Bulgaria return to qualifiers after seven-year hiatus
Opening match against Germany on Saturday
"We’ve been waiting for this game for so long"
"Germany, of all teams…" Plenty of coaches will have said that phrase to themselves as they prepare for a qualifier against a side that have never failed to make it through to a FIFA Women’s World Cup™.
For Bulgarian coach Silviya Radoyska however, it is more of a milestone as her team prepares to kick off its campaign for a spot at the FIFA Women’s World Cup Australia & New Zealand 2023™ against Martina Voss-Tecklenburg’s charges.
"We haven’t played any qualifiers in the last seven years so this is a very important game, and one that we’ve been waiting so long for, because we haven’t had any official matches," Radoyska told FIFA.com. "It will be both an honour and a real challenge to take on the third-best team in the world. But we’re also delighted with the fact that we get to compare ourselves with one of the best teams around."
Seven years is a long time – and not just in women’s football. The last time that Bulgaria were on the international stage was in qualifying for Canada 2015, when they finished with a demoralising record of one draw, nine defeats and a total of 62 goals conceded. Only North Macedonia had a worse goal difference.
Since then, they have played just one or two friendlies a year – nowhere near enough for Radoyska, who was Bulgarian captain for 15 years as a player. It is critical for the development of women’s football in the country that the international team return to qualifying competition.
"I’ve been coach of the full international team for a while now, having looked after the U-19s for 13 years, first as assistant and then for eight years as head coach,” the 35-year-old explained. “I wanted to take the next step in my coaching career and now I can learn from better teams and better coaches."
"It will be really good both for me and for the players to face these sides. They will be able to learn how to improve their skills, particularly when we come up against Germany and Portugal. We can learn from their training style and their formation and analyse their matches. As a coach, I can learn more about women’s football, which is growing so fast all around the world at the moment. I don’t think that we’re any worse than the teams from Serbia, Israel and Turkey. We’ll try to pick up results against them and to be a competitive side."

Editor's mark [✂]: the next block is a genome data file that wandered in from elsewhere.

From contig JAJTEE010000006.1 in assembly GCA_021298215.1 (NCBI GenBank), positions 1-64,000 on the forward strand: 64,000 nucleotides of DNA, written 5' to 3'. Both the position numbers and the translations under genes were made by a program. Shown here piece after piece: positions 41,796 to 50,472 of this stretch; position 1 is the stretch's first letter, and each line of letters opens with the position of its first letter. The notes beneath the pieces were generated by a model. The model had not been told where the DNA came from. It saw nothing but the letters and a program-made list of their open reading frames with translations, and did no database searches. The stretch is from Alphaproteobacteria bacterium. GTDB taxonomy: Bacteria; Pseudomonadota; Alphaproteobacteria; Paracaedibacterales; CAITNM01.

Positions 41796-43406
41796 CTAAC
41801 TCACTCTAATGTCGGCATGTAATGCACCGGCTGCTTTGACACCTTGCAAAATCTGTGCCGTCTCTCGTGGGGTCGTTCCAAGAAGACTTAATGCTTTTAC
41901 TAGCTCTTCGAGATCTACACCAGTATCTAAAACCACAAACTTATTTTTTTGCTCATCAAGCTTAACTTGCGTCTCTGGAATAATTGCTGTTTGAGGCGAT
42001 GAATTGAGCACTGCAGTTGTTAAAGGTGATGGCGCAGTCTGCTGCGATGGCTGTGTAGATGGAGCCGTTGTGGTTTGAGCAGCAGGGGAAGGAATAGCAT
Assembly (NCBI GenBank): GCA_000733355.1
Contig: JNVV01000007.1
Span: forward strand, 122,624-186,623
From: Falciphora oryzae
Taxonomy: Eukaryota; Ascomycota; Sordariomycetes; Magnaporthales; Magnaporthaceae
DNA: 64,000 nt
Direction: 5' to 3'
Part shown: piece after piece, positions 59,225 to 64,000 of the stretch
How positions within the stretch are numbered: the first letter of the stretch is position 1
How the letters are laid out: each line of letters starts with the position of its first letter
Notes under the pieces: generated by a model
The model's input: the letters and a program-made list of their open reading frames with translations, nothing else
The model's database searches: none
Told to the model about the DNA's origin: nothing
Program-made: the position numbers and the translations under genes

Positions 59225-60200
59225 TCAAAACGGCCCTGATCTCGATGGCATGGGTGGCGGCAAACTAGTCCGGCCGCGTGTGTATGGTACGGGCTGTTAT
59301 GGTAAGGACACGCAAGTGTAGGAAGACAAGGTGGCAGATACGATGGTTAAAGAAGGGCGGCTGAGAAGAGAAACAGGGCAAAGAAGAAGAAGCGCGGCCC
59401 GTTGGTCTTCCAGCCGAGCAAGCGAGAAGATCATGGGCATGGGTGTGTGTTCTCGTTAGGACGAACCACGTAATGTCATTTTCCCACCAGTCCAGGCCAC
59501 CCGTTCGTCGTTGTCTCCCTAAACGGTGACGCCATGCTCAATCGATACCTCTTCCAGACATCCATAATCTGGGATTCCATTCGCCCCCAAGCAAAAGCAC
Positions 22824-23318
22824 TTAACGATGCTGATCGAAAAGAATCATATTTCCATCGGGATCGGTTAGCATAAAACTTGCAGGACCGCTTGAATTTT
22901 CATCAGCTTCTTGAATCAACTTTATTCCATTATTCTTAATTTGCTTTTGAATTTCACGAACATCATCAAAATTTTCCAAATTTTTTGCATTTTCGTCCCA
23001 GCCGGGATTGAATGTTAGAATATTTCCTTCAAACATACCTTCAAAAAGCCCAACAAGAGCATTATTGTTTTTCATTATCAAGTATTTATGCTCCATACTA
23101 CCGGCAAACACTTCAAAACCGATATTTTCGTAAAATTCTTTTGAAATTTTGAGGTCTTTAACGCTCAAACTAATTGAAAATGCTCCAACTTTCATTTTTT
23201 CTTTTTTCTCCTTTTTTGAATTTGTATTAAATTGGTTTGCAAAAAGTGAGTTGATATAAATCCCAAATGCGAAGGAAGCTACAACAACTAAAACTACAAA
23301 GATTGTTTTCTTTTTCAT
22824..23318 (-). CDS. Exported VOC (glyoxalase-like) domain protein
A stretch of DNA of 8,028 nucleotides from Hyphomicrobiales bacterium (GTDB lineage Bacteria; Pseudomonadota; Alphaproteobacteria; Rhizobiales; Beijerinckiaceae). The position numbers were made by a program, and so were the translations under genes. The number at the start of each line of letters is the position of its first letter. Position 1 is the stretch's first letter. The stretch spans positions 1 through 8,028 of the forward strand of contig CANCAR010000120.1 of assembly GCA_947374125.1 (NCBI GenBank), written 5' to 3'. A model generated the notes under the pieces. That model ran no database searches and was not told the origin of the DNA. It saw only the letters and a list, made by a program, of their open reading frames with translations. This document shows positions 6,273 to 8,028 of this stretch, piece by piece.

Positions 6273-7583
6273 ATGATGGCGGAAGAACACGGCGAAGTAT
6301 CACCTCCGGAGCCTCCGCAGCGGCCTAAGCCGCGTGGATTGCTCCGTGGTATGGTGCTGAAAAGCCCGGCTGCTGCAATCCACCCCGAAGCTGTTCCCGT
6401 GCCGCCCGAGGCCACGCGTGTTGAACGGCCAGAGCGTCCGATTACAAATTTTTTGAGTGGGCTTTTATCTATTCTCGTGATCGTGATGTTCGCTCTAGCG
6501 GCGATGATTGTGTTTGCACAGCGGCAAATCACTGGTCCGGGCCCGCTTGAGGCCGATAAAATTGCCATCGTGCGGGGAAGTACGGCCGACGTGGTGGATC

Picking up results will also be absolutely crucial to the future of women’s football in Bulgaria, as it will create more awareness around this aspect of the sport and make it a more interesting prospect across the board, and not just for girls and young women.
"I’m really happy that FIFA and UEFA are supporting women’s football,” added Radoyska, who took part in the inaugural FIFA coach mentorship programme. “The most important thing for Bulgaria is for the men’s team to recognise the fact that there needs to be a women’s team and to try to support them. When I was in Italy, I saw how the best men’s teams also have women’s teams. They organise everything for them – and not just at club level, at international level too."
"It’s very important for us to increase the number of girls playing football. They need to understand that it’s not just a sport for boys. And I also hope that we get to have more and better coaches in women’s football. That way, we’ll have better results with the U-17s and U-19s and hopefully – in the next three to four years – with the full international team as well."
Images courtesy of the Bulgarian Football Union.